Google Docs: Google Docs offers offline access through the Google Chrome browser and the mobile app. Users can create, edit, and view documents without an active internet connection.
Microsoft Word: Word also provides offline access through desktop and mobile apps. Documents stored on OneDrive can be accessed offline, and changes will be synced once a connection is established.
8. Sharing options
Google Docs sharing options
Google Docs provides several sharing options to allow users to share their documents with others. Here are some of the main sharing options in Google Docs:
- Share with specific people: You can share your document with specific individuals by entering their email addresses in the “Share with others” field and selecting their permission level (e.g. “Can edit”, “Can comment”, or “Can view”). You can also add a message to the email invitation before sending it.
- Share with anyone with a link: You can also share your document with anyone who has the link by selecting “Get link” and choosing the permission level. You can then copy the link and share it with others via email or other means.
- Microsoft Word sharing options
- Share with specific people: You can share your document with specific individuals by clicking “Share” and entering their email addresses. You can also set their permission level (e.g. “Can edit” or “Can view”). Once you send the invitation, they will receive an email with a link to the document.
- Share with anyone with a link: You can also share your document with anyone who has the link by clicking “Share” and selecting “Anyone with the link can view.” You can also choose to set a password or expiration date for the link.
Overall, both Microsoft Word and Google Docs offer effective sharing options, Microsoft Word’s interface can be more complex and less intuitive than Google Docs.
9. Platform, add-on, and accessibility options
Google Docs platform, add-on, and accessibility options
Google Docs offers a wide range of add-ons that can be used to enhance the functionality of the platform, such as document templates, language translation, and image editing tools. In terms of accessibility, Google Docs is designed to be accessible to all users, with features such as voice typing, screen reader support, and the ability to customize keyboard shortcuts. Additionally, Google Docs can be accessed from any device with an internet connection, making it a highly flexible and versatile platform.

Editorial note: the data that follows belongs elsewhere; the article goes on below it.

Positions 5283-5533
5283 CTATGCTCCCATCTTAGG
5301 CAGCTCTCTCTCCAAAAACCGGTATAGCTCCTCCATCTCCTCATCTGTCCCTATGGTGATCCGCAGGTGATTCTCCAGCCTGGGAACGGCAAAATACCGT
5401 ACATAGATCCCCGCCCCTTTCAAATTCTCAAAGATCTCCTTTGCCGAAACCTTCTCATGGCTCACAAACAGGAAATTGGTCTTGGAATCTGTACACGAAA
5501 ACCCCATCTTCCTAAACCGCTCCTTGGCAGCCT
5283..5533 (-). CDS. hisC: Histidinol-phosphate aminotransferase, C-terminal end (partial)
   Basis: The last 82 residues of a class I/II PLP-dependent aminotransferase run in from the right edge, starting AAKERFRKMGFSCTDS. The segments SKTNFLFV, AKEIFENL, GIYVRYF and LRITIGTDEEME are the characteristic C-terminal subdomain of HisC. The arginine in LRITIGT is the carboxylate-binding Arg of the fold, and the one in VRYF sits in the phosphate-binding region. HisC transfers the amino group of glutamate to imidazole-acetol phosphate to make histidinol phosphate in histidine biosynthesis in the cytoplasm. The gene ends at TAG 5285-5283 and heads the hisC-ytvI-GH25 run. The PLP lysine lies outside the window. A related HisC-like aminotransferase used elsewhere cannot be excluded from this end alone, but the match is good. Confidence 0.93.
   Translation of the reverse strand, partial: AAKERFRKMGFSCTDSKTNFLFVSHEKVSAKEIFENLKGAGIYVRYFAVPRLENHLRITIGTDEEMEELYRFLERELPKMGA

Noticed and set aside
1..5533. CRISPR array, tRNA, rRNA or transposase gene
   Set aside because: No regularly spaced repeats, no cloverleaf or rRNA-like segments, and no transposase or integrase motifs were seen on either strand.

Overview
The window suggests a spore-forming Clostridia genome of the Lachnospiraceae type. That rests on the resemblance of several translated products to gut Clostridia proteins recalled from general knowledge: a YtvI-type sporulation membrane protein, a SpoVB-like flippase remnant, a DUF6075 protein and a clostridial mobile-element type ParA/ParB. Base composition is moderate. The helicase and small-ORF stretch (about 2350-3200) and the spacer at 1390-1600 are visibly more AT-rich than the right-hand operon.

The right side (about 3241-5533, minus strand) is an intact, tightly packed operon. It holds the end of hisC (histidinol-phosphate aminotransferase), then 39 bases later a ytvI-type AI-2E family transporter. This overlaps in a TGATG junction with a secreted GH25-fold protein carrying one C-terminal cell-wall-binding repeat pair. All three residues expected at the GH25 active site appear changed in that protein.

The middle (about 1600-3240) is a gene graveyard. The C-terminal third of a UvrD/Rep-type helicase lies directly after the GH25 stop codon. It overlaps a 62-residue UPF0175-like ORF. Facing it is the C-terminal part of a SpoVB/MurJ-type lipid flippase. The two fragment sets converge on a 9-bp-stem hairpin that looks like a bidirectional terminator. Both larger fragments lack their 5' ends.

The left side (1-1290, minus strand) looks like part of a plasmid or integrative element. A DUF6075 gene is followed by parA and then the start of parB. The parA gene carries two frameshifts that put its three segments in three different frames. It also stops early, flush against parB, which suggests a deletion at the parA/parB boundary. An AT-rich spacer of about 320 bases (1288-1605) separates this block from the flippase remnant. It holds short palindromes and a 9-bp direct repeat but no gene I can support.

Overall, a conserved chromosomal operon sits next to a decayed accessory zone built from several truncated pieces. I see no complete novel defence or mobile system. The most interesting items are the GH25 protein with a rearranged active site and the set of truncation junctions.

Microsoft Word platform, add-on, and accessibility options
Microsoft Word offers a range of add-ons that can be used to extend its functionality, such as templates, plugins, and macros. In terms of accessibility, Microsoft Word provides features like Immersive Reader for reading and writing assistance, closed captions for audio and video content, and screen reader support. Google Docs offers a wider range of add-ons that are more accessible and easy to install, and its collaboration features are more seamless and efficient. In terms of accessibility, both platforms provide similar features, but Google Docs has the advantage of being a cloud-based platform that can be accessed from anywhere with an internet connection, making it a more versatile and accessible platform overall.
Why do Google Docs fans love their word processor so much?
1. Collaboration, collaboration, collaboration
“I don’t really understand why anyone enjoys the headache that is MS Word,” writes Twitter user jcbivins. “I guess they really enjoy active version control management.”
This person has a point. Technically, Microsoft Word, like the rest of Microsoft 365, has collaboration features. It’s called “co-authoring.” However, using the co-authoring feature is rather like pulling teeth. In Word, the ability for multiple users to edit and collaborate in real-time depends on a number of factors, including which device each user is working on, whether all users are part of the same organization, and even where the document being worked on is stored.
Real-time editing and document sharing in Google Docs vs. Microsoft Word
There are two ways to collaborate in Docs, both of them super simple: